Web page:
Many schools opt to include a bank of course descriptions in their public site. When designing curriculum, Atlas provides a field for a course description for every course and unit. Users can use the same filtering features to explore grade levels and content areas and read the descriptions of each course without the details of the unit calendar or curriculum map.


Another option schools may choose to include their adopted standards as a feature of their public sites. This will provide a set of dropdown menus for users. They will be able to select the content area standard set, then narrow to a specified grade level or band, and if the standard set is broken down by strand, a dropdown menu including these will appear as well.

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Schools may also consider including a πŸ“Š Reports tab to their public site, giving access to some or all of the reporting features to help stakeholders review their curriculum through a variety of filters and data representations. This feature may be especially useful if one of your target audiences is an accreditation body who would need to review specific groups of curriculum maps or certain components across multiple courses.Β 

3. Leveraging of Atlas Features

As your teams work in Atlas behind the scenes, they should do so with the public site in mind. As courses and units are developed, utilize the draft feature to keep units hidden from the public site until they are completed and approved. 6


8 Designers should also consider utilizing the formatting features in their curriculum mapping to help guide their stakeholders, such as color coding units of focus and/or activating the Standards Status Management feature to highlight focused standards in units


Schools should also consider their individual unit templates and what components of those are important to share on the public site. Each unit template is customized to meet the individual needs of the school, and can be customized even further to share out only key components with the public. For example, if it is important to share the adopted standards of a course and the common assessments targeting those standards, but the remaining components of the lesson aren’t necessary for the target audience, those can remain hidden across the curriculum published to the public site.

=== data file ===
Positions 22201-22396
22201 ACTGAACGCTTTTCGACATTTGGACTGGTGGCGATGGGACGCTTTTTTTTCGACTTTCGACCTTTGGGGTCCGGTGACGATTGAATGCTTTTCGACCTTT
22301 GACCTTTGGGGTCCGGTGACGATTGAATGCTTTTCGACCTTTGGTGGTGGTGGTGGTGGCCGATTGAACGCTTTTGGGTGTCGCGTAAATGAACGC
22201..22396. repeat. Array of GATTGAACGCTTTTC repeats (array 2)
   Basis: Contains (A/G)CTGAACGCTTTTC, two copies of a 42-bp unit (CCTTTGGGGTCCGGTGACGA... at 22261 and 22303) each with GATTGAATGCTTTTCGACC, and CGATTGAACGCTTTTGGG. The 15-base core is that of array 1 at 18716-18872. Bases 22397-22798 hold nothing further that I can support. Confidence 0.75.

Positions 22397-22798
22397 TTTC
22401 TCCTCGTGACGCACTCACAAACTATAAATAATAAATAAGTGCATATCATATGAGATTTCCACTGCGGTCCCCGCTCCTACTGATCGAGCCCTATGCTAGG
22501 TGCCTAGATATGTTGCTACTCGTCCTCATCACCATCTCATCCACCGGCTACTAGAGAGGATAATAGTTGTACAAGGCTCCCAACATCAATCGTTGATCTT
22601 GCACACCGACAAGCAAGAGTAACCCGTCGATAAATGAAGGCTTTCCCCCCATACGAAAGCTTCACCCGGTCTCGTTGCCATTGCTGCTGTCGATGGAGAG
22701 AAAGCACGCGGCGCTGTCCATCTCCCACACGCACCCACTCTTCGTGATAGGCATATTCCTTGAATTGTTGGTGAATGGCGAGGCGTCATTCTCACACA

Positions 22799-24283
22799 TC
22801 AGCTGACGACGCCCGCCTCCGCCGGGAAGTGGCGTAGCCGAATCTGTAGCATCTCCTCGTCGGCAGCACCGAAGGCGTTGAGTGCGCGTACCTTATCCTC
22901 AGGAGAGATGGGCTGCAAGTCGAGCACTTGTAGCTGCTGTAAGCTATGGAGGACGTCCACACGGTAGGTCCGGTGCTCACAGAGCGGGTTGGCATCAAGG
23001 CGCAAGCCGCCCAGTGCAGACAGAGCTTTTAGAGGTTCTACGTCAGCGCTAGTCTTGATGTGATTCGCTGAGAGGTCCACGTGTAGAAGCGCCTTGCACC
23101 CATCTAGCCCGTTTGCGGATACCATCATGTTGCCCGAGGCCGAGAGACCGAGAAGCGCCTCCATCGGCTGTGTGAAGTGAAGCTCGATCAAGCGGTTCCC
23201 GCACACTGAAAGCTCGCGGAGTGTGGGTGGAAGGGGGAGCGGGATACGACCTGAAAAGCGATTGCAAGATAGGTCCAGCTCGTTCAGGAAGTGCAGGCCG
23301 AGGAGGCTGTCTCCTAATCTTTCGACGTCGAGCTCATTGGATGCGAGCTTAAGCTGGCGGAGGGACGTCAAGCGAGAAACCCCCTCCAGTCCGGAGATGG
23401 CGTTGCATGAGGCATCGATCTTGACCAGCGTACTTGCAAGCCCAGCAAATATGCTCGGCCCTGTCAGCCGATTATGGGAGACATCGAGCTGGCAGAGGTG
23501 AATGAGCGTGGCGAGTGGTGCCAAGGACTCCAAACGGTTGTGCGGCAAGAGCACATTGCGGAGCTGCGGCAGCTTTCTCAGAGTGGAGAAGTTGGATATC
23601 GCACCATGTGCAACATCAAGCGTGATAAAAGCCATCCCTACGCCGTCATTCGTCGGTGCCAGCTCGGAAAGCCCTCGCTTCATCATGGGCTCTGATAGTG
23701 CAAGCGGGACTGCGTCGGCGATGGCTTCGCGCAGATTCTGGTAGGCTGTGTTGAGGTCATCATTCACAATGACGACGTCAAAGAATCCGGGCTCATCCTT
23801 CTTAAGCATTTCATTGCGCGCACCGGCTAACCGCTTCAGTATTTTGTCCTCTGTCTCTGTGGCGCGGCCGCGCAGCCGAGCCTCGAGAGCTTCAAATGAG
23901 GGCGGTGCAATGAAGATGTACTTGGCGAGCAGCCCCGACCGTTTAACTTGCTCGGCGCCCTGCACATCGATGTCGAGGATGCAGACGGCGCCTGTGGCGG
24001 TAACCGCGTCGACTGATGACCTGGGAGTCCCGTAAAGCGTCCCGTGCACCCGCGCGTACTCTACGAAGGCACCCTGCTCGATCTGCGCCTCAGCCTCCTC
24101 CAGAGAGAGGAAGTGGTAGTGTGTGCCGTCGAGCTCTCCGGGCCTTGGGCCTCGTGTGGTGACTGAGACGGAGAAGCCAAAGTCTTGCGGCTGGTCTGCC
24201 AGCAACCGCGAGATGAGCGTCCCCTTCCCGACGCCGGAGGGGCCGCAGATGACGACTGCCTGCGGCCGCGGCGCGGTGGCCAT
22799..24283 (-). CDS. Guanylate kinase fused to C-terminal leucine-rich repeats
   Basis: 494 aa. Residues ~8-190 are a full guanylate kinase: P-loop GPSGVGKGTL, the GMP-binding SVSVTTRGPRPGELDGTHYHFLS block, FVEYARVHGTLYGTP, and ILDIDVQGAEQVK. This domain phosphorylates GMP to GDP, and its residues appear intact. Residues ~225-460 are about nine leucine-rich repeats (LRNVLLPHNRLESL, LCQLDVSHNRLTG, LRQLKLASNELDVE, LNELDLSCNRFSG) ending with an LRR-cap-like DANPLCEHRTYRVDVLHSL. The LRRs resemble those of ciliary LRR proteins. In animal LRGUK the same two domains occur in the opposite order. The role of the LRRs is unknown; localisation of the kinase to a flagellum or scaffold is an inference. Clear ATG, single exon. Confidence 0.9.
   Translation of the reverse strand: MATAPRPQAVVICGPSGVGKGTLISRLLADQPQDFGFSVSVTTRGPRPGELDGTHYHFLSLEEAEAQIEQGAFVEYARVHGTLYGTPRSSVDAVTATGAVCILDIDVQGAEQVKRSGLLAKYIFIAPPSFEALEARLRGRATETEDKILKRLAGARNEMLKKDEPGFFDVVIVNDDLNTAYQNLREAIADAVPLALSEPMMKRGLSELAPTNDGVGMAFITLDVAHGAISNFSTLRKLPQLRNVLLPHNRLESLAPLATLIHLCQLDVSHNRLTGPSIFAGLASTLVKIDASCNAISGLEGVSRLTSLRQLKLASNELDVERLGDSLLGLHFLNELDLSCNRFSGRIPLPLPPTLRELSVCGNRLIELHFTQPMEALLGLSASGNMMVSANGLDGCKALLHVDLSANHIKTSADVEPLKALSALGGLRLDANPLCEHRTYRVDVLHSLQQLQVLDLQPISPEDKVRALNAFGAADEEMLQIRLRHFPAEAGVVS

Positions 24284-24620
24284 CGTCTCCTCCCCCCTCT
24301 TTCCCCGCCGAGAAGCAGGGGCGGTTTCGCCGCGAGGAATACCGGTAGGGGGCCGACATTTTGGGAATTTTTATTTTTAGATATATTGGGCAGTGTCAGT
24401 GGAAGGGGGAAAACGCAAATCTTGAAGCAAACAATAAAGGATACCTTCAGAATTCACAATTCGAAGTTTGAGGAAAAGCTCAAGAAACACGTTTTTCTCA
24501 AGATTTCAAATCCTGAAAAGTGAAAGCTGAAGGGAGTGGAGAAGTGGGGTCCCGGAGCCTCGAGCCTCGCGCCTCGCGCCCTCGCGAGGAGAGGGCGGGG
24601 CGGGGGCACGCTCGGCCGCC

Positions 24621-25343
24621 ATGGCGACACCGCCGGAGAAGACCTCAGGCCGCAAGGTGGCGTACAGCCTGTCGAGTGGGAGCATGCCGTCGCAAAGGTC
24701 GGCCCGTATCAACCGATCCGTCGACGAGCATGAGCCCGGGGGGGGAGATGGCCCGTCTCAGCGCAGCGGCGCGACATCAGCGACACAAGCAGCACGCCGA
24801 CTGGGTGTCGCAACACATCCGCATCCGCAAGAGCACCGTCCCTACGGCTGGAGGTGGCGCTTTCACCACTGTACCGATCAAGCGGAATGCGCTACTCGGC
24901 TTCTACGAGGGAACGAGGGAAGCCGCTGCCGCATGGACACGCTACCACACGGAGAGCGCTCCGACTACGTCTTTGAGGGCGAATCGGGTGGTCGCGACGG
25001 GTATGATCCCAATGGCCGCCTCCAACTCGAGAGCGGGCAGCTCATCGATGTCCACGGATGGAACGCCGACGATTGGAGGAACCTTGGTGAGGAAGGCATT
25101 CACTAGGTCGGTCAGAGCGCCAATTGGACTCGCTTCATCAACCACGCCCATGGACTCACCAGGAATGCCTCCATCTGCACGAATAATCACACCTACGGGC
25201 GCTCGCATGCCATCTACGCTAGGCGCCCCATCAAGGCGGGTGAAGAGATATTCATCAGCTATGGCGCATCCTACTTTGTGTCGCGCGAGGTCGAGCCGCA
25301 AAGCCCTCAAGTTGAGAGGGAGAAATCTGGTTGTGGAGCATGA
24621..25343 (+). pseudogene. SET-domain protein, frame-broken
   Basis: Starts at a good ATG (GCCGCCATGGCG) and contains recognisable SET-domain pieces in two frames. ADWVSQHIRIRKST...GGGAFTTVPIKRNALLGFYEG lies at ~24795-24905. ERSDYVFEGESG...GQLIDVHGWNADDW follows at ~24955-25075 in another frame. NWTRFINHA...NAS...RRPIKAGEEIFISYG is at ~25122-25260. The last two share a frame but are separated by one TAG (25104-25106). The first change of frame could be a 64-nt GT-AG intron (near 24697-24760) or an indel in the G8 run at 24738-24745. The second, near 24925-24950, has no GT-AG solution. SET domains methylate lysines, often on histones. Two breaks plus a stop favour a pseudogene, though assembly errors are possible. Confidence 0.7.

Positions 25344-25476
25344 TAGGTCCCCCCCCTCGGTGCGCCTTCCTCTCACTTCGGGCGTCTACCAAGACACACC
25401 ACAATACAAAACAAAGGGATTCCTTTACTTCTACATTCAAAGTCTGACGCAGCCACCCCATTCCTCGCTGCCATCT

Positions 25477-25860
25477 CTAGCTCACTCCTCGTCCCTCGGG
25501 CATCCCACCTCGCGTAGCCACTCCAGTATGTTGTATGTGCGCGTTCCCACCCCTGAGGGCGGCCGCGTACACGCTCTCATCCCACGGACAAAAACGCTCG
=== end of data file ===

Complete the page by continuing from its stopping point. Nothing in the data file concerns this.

Public Sites Leveraging Features e1650324175823 1024x834 1 Lastly, If there is more than one map per course, schools should determine which version should be shared. If there are multiple levels or versions of a single course map available on the public site for outside users, there may be confusion about which is the actual map being taught in a classroom. If there are multiple maps for a course because there are multiple teachers with unique components that you would like made public, consider ensuring that there is distinctive identifying information in the course description or in including teacher information.
As you and your team consider all of these components, share your needs and goals with your account manager. Together, we can brainstorm and create a public site that is the most appropriate for your school and your unique public audience.